The case for avoiding such scenarios is compelling. Controversial stands can lead to outcry, with members of the school or university community wondering if the leader shares their values. It may indeed be reasonable for them to question whether a leader should be public about values that conflict with community norms. All communities are united by their values and the culture that emerges from them, and it is the job of academic leaders to create an environment where all individuals are comfortable and empowered to voice their perspectives. It is not a stretch to think that if a leader takes positions that are at odds with community norms, the members – faculty, staff, students, alums – may wonder if their differing positions will be accorded the appropriate place in the conversation.

On the other hand, universities have endured through countless epochs because of their commitment to free enquiry and open debate – even if that leads, at times, to uncomfortable places. Guided by these values, universities give students the tools to learn and grow throughout life. In some ways, it is an abdication of this value if leaders do not take positions that they feel strongly about – backed by reason and, where appropriate, evidence – simply because it is at odds with what they think the community wishes. If leaders cannot take positions themselves, what confidence will members of the community have that they can do so? If leaders do not engage in the imperative to freely think, does that not deny to academic communities the very core of the aspiration to engage with the world in all its complexity; to parse different ideas and perspectives; to think for oneself?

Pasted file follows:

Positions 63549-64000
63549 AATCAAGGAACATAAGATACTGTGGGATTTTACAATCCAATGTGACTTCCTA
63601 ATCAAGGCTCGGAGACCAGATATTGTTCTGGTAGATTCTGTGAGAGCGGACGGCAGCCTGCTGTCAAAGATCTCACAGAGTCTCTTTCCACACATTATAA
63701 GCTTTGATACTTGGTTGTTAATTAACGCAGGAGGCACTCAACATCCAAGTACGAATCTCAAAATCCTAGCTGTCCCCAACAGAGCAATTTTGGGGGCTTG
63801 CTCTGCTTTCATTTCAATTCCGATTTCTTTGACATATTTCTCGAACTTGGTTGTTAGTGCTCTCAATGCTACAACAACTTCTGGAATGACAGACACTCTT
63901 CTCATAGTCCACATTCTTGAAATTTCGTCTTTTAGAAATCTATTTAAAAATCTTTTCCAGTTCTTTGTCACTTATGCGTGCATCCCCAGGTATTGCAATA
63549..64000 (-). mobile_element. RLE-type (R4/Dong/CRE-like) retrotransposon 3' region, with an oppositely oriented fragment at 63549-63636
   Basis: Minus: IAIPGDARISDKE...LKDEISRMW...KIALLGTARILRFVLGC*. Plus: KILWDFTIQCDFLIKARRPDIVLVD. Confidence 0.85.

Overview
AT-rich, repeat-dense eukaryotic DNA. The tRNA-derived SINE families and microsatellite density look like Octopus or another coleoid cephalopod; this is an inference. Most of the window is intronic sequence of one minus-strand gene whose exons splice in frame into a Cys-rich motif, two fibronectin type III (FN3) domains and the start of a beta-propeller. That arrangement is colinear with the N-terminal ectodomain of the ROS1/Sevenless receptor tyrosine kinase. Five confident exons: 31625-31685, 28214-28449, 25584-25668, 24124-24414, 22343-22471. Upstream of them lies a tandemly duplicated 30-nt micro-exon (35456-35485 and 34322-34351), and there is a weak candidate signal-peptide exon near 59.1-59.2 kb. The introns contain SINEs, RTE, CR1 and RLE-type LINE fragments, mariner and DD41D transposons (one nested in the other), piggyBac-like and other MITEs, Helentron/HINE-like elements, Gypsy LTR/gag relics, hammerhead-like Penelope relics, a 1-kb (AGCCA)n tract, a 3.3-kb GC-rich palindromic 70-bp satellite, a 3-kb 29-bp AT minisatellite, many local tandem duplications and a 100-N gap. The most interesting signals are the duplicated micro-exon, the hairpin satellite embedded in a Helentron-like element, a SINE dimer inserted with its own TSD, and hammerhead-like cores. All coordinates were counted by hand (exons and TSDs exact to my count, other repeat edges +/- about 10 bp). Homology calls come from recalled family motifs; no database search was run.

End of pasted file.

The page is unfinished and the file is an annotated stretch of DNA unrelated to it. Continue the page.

This would suggest that universities should create a space for all their members, including their leaders, to think and speak freely, and engage the public conversation in a manner consonant with their scholarship and ideas. But can they? The Sullivan controversy shows what can happen when a school community’s norms seem to conflict with the academic values that drew it together in the first place. The rights of the accused are indeed core to the principles a law school exists to impart. At the same time, the feelings evoked by Sullivan’s defence of Weinstein, particularly among students, were real – and, in these politically fraught times, increasingly familiar.